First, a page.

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Common Law Article Paper
Common Law and UCC Article 2
Case Scenarios Grocery, Inc. (Jason)
The UCC provides delineation regarding when the title passes between the seller and the buyer, and allocates risk of loss based on categorizing in agreements as a shipment contracts or FOB, which stands for "free/fright on board." Shipment contracts also called FOB require the seller to use a carrier (such as a delivery company) to deliver the goods. As a general rule, the contracts for goods are considered shipment contracts unless the parties have agreed otherwise. In this case, the seller pays for the transportation of the good plus the loading costs and needs to deliver the goods to the “hands” of the carrier to achieve complete performance.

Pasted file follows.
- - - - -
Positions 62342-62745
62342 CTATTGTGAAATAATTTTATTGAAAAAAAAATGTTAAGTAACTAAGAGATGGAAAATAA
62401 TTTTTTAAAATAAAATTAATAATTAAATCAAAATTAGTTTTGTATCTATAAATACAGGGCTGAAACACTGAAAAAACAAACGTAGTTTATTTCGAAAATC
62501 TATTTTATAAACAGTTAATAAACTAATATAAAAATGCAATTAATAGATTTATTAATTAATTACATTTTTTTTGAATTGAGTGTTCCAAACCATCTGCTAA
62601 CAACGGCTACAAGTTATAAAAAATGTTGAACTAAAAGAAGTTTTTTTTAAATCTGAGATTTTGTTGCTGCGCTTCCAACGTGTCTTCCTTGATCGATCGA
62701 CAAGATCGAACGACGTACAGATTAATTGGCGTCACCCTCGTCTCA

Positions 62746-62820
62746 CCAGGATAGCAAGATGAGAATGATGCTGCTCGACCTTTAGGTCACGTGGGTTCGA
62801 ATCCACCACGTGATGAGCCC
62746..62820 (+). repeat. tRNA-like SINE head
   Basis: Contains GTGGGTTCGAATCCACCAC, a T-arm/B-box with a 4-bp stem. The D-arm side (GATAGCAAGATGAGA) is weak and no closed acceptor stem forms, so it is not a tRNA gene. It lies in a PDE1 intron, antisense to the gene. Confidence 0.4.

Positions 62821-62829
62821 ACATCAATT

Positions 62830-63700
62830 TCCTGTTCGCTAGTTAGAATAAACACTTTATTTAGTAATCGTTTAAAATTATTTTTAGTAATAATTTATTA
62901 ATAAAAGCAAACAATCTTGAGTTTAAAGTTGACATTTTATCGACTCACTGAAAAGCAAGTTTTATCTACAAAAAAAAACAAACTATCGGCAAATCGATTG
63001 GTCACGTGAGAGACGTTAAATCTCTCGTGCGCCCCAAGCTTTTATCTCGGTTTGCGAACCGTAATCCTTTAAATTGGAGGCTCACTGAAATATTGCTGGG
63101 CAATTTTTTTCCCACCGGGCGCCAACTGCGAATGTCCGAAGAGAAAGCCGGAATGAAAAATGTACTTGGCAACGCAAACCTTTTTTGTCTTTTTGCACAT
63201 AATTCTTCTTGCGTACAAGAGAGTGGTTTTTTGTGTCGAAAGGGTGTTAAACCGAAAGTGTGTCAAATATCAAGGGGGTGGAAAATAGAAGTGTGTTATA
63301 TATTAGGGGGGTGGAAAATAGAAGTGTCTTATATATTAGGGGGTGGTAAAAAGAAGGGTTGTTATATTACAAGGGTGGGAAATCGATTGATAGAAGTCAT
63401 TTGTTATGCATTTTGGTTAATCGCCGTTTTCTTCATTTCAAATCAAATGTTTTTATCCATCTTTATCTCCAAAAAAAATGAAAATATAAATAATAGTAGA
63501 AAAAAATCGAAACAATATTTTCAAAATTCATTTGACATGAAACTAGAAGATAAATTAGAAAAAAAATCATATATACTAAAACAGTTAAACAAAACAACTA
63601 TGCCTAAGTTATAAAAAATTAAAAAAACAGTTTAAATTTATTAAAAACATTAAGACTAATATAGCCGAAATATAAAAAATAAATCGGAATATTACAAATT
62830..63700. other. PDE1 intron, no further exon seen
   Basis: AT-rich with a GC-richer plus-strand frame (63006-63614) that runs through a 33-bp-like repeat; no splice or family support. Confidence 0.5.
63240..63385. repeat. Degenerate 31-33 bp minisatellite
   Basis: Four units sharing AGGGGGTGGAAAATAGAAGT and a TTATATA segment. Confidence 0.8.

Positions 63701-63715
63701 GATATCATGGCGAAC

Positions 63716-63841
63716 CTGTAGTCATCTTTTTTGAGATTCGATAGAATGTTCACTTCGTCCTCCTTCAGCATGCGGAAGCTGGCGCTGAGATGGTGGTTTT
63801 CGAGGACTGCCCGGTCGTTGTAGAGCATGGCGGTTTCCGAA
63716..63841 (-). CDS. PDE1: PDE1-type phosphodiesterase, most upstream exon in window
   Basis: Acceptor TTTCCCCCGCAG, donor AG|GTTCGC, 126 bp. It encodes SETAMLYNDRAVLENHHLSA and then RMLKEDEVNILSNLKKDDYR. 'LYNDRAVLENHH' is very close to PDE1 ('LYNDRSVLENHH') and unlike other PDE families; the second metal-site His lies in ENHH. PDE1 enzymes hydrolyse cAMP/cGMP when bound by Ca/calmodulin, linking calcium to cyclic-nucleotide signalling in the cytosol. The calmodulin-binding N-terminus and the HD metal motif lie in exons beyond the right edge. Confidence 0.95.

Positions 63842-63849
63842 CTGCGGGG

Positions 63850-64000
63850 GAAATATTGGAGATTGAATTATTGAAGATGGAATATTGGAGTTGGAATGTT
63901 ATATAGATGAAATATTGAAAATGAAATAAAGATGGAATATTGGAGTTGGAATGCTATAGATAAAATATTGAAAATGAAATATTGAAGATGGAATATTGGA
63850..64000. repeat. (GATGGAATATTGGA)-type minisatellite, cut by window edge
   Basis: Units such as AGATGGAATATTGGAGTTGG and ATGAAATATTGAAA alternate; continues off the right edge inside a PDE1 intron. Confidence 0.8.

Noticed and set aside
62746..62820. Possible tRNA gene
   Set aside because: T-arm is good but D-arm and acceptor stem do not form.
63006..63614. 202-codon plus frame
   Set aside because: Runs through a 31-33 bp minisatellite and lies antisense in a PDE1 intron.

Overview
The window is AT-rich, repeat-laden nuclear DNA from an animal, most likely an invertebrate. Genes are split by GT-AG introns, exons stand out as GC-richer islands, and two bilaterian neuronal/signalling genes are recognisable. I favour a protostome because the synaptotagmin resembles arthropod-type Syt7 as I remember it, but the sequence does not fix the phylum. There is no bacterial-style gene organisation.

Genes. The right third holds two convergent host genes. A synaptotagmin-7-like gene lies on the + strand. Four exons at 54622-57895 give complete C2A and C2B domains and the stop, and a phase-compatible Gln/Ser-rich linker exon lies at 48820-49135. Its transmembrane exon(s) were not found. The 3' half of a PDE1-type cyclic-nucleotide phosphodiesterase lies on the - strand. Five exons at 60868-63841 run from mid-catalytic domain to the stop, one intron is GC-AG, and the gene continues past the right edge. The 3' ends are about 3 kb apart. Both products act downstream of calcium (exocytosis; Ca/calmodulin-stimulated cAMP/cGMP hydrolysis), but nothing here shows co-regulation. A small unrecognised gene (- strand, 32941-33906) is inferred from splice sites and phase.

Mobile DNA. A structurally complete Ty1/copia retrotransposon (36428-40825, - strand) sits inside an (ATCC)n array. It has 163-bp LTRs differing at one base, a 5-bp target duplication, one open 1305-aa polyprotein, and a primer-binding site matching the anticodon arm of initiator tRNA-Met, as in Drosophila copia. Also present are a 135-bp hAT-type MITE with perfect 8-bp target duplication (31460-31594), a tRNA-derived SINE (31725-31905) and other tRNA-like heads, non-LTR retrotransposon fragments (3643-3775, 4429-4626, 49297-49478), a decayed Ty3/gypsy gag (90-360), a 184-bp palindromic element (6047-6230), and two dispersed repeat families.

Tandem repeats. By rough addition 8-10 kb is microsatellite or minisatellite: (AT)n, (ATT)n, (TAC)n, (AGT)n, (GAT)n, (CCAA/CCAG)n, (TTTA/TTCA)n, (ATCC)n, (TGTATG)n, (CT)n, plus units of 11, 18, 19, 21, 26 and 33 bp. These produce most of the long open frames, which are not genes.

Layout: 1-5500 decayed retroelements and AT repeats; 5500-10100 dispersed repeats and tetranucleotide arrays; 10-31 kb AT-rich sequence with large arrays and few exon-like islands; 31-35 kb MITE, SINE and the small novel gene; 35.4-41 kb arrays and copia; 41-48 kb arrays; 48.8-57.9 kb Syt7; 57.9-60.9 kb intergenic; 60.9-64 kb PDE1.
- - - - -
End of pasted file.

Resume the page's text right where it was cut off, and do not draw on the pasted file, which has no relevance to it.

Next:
Once the seller has accomplished this, title is deemed to have passed to the buyer. Normally, the risk of loss is allocated to the seller until the seller has delivered the goods to the carrier. If the goods are destroyed after that point, the loss is ordinarily borne by the buyer. For example, Jason shipped a truckload peaches from his farm to Grocery Inc. using an independent trucker. The truck broke down and the shipment was delayed for three days. The peaches were spoiled when they arrived to Grocery Inc. In this case because Jason and Grocery Inc. were under the terms of a FOB, Jason the seller is responsible for the cost of the peaches, loading cost, and possibly the cost of damages to Grocery, Inc.
Case Scenarios: Grocery, Inc. (Jeff)
It was the duty of Steve, the car...
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